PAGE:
• These flat prairies slope away from the Rocky Mountain foothills at a uniform rate of about 10 ft/mi (about 3 m/km). As air flows down the mountains, it warms and rushes eastward across the land, contributing to high winds.
    • Long-term sea-surface temperature variations in the Atlantic and Pacific may influence the position of the jet stream, driving the cycle of episodic multiyear droughts.
    • For millennia, the native shortgrass prairie biome thrived in the steppe climate, developing and protecting a rich soil profile and retaining moisture during droughts.
  • Rapid settlement and overcultivation of the prairie by inexperienced farmers led to poor land management.
    • In the 1860’s, as the Civil War ended and the Transcontinental Railroad was completed through the region, the federal government was eager to push development westward. Federal acts were signed providing homesteads to settlers for a filing fee as low as $18 and a promise to reside on and improve the land for a minimum of five years.
    • Wet phases of the weather cycle led some politicians to postulate that “rain follows the plow”—that farming the land would bring a permanent increase in precipitation. This was not true, but each wet phase brought more settlement.
    • Waves of migrants and immigrants arrived and began cultivating golden waves of grain across the prairie. Many of these settlers had never farmed before, and those who had a farming background came from the forgiving humid climates of the eastern U.S. and Europe.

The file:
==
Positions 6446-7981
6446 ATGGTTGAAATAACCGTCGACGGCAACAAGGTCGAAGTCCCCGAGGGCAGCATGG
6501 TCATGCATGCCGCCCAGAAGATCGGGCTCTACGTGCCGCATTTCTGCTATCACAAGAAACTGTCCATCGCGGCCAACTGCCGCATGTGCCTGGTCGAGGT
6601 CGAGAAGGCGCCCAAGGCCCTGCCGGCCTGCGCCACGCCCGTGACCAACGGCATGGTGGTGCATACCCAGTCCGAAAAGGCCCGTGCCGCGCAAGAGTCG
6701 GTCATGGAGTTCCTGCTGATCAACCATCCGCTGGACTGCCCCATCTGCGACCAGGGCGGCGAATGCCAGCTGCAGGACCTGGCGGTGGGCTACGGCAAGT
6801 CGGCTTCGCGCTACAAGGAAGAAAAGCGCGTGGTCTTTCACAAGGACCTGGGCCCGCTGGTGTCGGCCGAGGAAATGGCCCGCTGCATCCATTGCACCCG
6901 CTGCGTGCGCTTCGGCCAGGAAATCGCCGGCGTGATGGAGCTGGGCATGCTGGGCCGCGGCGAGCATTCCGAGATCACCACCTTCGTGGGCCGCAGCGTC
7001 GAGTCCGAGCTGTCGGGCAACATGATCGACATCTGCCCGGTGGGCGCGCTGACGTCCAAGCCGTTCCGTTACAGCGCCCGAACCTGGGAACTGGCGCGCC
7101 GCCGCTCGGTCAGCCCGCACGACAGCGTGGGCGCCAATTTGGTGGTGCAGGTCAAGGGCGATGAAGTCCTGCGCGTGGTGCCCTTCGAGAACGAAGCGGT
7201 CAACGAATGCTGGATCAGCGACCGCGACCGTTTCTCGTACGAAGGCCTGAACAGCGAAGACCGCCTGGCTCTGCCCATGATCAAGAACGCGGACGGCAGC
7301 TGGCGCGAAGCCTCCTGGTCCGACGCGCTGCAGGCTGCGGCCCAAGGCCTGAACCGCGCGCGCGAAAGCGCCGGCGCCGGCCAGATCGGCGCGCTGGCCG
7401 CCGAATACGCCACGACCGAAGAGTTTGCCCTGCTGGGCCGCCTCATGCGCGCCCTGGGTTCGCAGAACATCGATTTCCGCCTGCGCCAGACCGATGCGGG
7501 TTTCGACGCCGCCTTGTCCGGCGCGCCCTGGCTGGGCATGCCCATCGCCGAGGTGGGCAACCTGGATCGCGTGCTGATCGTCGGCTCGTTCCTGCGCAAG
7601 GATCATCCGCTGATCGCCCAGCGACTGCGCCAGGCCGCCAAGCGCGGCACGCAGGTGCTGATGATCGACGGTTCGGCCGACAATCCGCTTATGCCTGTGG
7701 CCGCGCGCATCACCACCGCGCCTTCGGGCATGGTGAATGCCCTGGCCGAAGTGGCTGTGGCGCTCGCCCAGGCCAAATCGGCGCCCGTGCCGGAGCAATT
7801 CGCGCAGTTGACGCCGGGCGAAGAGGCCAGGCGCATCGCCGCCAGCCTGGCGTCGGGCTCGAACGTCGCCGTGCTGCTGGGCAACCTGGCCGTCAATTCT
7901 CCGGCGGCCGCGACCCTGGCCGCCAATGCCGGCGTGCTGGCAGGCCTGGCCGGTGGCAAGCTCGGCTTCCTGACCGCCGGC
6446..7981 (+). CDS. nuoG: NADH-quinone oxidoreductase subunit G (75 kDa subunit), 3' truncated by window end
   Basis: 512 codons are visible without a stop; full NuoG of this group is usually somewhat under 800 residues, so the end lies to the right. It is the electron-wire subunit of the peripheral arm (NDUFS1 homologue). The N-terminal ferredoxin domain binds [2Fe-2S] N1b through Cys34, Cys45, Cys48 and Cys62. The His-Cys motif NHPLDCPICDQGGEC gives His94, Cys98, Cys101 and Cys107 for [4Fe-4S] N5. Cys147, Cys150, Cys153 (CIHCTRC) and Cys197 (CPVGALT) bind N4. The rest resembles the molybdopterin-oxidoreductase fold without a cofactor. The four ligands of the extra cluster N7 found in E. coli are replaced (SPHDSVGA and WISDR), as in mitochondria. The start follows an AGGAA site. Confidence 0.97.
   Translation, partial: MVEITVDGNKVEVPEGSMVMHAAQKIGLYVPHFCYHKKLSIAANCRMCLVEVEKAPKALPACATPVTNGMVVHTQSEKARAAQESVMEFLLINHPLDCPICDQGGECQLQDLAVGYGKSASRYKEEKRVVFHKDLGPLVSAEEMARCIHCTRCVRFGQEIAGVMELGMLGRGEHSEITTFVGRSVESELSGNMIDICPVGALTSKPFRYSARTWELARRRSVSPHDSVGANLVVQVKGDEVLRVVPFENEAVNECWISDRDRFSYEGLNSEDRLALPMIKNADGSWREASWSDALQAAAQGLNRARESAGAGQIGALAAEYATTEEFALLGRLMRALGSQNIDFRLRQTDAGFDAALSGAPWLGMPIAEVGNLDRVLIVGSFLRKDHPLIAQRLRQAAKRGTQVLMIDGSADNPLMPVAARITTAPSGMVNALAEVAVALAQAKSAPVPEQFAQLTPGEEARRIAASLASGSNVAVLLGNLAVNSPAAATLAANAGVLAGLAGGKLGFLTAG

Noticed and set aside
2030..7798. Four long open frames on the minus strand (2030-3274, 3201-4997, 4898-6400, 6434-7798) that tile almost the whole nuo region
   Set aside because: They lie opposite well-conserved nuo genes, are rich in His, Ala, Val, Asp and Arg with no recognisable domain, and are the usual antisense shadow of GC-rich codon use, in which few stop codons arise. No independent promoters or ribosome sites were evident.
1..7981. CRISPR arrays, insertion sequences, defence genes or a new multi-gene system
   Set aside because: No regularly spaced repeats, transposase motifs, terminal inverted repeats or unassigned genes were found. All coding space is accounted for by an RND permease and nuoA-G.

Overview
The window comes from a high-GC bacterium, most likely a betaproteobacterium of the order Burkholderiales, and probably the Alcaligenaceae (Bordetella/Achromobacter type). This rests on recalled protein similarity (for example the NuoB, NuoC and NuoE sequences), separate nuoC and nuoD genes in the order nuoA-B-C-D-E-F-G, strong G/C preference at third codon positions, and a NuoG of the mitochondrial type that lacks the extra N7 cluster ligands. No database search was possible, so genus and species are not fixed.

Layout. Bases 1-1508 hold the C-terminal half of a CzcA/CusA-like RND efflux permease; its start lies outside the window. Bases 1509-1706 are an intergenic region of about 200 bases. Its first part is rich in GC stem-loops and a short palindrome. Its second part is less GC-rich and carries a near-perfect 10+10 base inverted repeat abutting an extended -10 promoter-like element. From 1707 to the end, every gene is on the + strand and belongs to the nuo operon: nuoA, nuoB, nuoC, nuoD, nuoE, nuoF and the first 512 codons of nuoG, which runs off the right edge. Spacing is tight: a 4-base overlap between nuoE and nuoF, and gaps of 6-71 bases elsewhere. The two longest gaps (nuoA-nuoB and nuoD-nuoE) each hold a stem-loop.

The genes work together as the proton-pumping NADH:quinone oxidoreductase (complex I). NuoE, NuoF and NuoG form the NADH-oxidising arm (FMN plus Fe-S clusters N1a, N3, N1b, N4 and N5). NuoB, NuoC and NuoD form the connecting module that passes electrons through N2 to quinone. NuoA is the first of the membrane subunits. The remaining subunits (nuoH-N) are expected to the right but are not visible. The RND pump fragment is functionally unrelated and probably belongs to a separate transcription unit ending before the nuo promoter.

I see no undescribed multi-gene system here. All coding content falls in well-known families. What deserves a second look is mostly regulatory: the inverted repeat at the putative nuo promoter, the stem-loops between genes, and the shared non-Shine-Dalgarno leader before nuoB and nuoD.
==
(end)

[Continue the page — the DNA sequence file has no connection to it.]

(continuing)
• They brought with them a fundamental misunderstanding of how to farm the arid land, completely removing the native grasses that held the fine soil and moisture in place during drought and high winds. They used deep plowing and burned some fields to the ground to remove weeds and stubble, destroying nutrients in the unprotected soil. So, when droughts occurred, the soil became powdery.
  • The economic vitality of the early 1900s shifted to a decade-long decline in the 1920’s that led to Great Depression.
    • In the 1910’s, high wheat prices paid by the government during World War I and another wet cycle further stimulated settlement, doubling cultivated acreage in some regions.
    • Around the same time, mechanized farming with emerging tractor technology lowered labor costs but required farmers to take out loans and mortgages to pay for the machinery.
    • But in the late 1920’s, everything changed. Crop prices dropped as production outpaced demand, and massive infestations of rabbits and grasshoppers reduced crop yields. Desperate to make their mortgage payments, farmers cleared and planted even more acreage.
    • Then, on Oct. 24, 1929, the Wall Street Crash began with “Black Thursday,” when the market lost 11% in one day. The market continued to decline through July 1932, losing 90% of its value compared to its previous high in September 1929. It took until 1954 for the market to finally recover to that level.
    • Farmers produced a record volume of crops in 1931, but like everything else, crop prices had crashed and demand had dropped dramatically.
  • And then, in the middle of this economic fiasco, the rain stopped in late 1931.
    • Our story continues in Dust Bowl 2: Disaster Strikes.
Juli Hennings
Harry Lynch